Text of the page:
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Rotating An Image WITHOUT Losing Any Details

Discussion in 'General GIMP help' started by dsvendse, Jan 25, 2013.

  1. dsvendse

    dsvendse New Member

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    Rotating An Image Using GIMP 2.8.0. WITHOUT Losing Any Of The Image:

    *** Rotating an image in GIMP is quite simple. What I had trouble finding on-line help with, was how to Rotate an image without losing any of it's corners or other details! Here is the quick and easy solution that I came up with after several hours of trying, and one that will leave you with the complete, original image (No Cropping...no loss of image details).

    Read and follow these steps carefully, and what worked for me, will work for You!


    1. Open the image file into GIMP.
    2. Zoom Out until the image height appears to be about one-third of your work space.
    *Clicking on the 'minus' key ( - ) of your keyboard is the fastest way to do this.
    3. Select Image and then Canvas Size from the top, pull-down menus.
    4. In the resulting 'dialog box', just below and to the right of where it says Canvas Size:
    a. Click on the two, small 'chain link' icons.
    b. Click on the little box that has a small, 'down arrow' on it, and select Percent.
    c. Increase the Width and Height to 150%.
    d. Click on the box about halfway down and to the right side of the 'dialog box' that says Center.
    e. Click on Resize.
    5. Select the Rotate Tool from the 'Toolbox-Tool Options' dock.
    6. Click inside the original image.
    7. Rotate the original image from either inside the resulting 'dialog box', OR by clicking/holding and
    dragging the original image to the desired angle.
    8. Click Rotate, and wait for the original image to rotate.
    9. Select Image and then Fit Canvas to Layers from the top, pull-down menus.
    10. Select File and then Export from the top, pull-down menus to complete your project, just as you
    would for any other GIMP 2.8.0.project.

    *** The values given in these steps are NOT 'written in stone'...there's nothing magical about them, but they will give you a place to start from, and do work!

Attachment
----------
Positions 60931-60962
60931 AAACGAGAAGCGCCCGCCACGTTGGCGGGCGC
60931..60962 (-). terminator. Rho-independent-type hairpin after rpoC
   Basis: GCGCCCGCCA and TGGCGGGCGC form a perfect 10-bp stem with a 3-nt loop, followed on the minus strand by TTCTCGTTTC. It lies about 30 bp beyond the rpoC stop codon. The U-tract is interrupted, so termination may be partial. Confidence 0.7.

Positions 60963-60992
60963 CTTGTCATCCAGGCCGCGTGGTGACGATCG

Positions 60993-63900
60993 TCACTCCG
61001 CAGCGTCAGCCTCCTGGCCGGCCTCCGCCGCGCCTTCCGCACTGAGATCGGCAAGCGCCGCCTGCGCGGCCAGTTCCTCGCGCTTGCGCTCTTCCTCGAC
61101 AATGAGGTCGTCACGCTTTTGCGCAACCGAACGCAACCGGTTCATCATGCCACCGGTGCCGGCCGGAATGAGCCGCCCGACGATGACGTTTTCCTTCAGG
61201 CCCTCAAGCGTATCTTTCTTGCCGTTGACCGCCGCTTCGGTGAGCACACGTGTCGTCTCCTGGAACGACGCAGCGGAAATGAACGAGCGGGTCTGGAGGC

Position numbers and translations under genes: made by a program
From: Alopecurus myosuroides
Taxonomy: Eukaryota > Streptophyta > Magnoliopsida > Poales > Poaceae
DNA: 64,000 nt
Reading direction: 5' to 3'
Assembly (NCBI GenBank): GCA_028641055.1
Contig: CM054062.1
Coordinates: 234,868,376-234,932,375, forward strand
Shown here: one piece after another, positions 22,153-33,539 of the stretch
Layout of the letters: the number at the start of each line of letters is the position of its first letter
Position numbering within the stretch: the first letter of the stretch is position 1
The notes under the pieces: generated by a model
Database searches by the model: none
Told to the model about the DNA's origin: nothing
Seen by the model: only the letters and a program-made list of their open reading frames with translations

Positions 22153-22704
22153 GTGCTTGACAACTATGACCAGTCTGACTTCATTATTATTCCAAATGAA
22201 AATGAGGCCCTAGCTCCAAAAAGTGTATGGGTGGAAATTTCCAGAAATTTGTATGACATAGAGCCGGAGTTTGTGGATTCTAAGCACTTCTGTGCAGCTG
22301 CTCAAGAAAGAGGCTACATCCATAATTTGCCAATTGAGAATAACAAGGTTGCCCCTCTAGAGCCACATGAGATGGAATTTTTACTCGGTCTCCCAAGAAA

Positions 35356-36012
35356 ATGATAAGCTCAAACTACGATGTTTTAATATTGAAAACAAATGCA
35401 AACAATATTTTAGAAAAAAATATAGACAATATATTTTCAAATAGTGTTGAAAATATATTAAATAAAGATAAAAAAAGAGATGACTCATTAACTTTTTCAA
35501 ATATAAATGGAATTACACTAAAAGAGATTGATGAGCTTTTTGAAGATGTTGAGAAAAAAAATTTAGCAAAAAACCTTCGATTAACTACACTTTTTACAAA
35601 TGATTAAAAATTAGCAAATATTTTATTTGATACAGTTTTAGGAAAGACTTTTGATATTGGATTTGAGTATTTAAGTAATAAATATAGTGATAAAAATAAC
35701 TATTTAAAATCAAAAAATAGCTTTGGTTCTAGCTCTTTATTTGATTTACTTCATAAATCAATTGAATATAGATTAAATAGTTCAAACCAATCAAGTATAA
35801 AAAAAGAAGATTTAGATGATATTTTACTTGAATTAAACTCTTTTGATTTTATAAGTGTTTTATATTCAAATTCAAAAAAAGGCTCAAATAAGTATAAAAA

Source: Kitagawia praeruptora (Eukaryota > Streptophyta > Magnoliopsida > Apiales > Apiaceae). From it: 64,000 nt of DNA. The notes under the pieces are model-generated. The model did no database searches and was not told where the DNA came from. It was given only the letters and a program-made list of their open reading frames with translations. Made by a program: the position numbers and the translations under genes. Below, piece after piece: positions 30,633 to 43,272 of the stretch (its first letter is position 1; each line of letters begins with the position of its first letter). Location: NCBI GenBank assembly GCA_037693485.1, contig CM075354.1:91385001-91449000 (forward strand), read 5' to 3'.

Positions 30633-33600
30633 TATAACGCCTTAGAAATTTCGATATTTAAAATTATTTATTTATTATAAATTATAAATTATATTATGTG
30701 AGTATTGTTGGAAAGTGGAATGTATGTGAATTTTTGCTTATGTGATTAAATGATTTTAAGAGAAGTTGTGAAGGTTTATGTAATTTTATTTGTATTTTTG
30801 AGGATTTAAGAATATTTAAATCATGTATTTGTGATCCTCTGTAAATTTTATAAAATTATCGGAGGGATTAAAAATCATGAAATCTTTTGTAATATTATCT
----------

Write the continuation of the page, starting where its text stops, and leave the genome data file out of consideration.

Have Fun!


    dsvendse
     
  2. ofnuts

    ofnuts Member

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    You don't need to increase the canvas size before the rotation... The rotated layers are not cropped, they are just larger than the canvas, so the previous corners don't show. You can adjust the canvas size after the rotation: "Image/Fit canvas to layers".

    Technically, all rotations make you lose some detail. The pixels in the final image are an interpolation of the original pixels. If you are using the Sinc/Lanczos algorithm for your interpolations the loss is usually negligible on the first rotation (a trained eye will notice it on text).
     
  3. Arzoroc

    Arzoroc Moderator Staff Member

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    Thanks for the contribution dsvendse!
    I'm not too sure this will really give you a lossless transformation though. I don't even think there is such thing as lossless rotation in Gimp or Photoshop.

    Let me show you an example of what I mean:
    This is a 6x6 Pixel background with a "circle" (rather a block on these dimensions but whatever) on it:
    [​IMG]
    If I want to rotate this image by 45 degrees now, I run into a problem: There's pixels that are half-way between some of the pixels in the 5x5 "grid" that the image contains. Gimp now has an algorithm for filling the 5x5 pixels in a way that is closest to the actual image. This is what it did with my image:
    [​IMG]
    Not too good, but good enough for explanation purposes.
    The actual rotated image, however, contains data that is impossible to display in the existing grid, and increasing the canvas size (not scaling up, but increasing), will not fix this issue. It may give different results because the algorithm works differently (thus maybe also decreasing detail loss somehow), but it does not prevent any loss from happening.

    If you do know any backstory about the algorithm or why this gives less errors/better quality, please share them because I'd love to know them ;D
     
  4. dsvendse

    dsvendse New Member

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    THANKS for the Reply!
    The nice folks over at GIMPUsers had the Best solution to my problem.
    I was soooo close to it, but my lack of knowledge and experience with GIMP just wasn't what I needed it to be. :)

    SIMPLE SOLUTION:
    1. ROTATE
    2. IMAGE/FIT CANVAS TO LAYERS
    ***That's all it took!

    The details that I was losing were actual parts of the original image, and the only solutions I could find on-line saw me cropping out bits and pieces of the image. I knew there had to be better and more acceptable methods, and was quite happy with what I came up with on my own, UNTIL I got the help that I was looking for, from folks who knew the program.

    At least now, other folks facing the same problem will have a better chance of locating a quick solution! :)

    Take care!

    dsvendse
     
  5. dsvendse

    dsvendse New Member

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    THANKS for your kind Reply!
    So 'easy, when you know how'... ;)

    Have a GREAT day!

    D.
     
  6. ofnuts

    ofnuts Member

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    You should have known... after the rotation, the dotted line that shows the layer boundary is displayed outside the canvas... this is a hint that the layer is bigger than the canvas... and is still there in full.
     
  7. dsvendse

    dsvendse New Member

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    I do....now! :)

    Thanks again..

    D.
     

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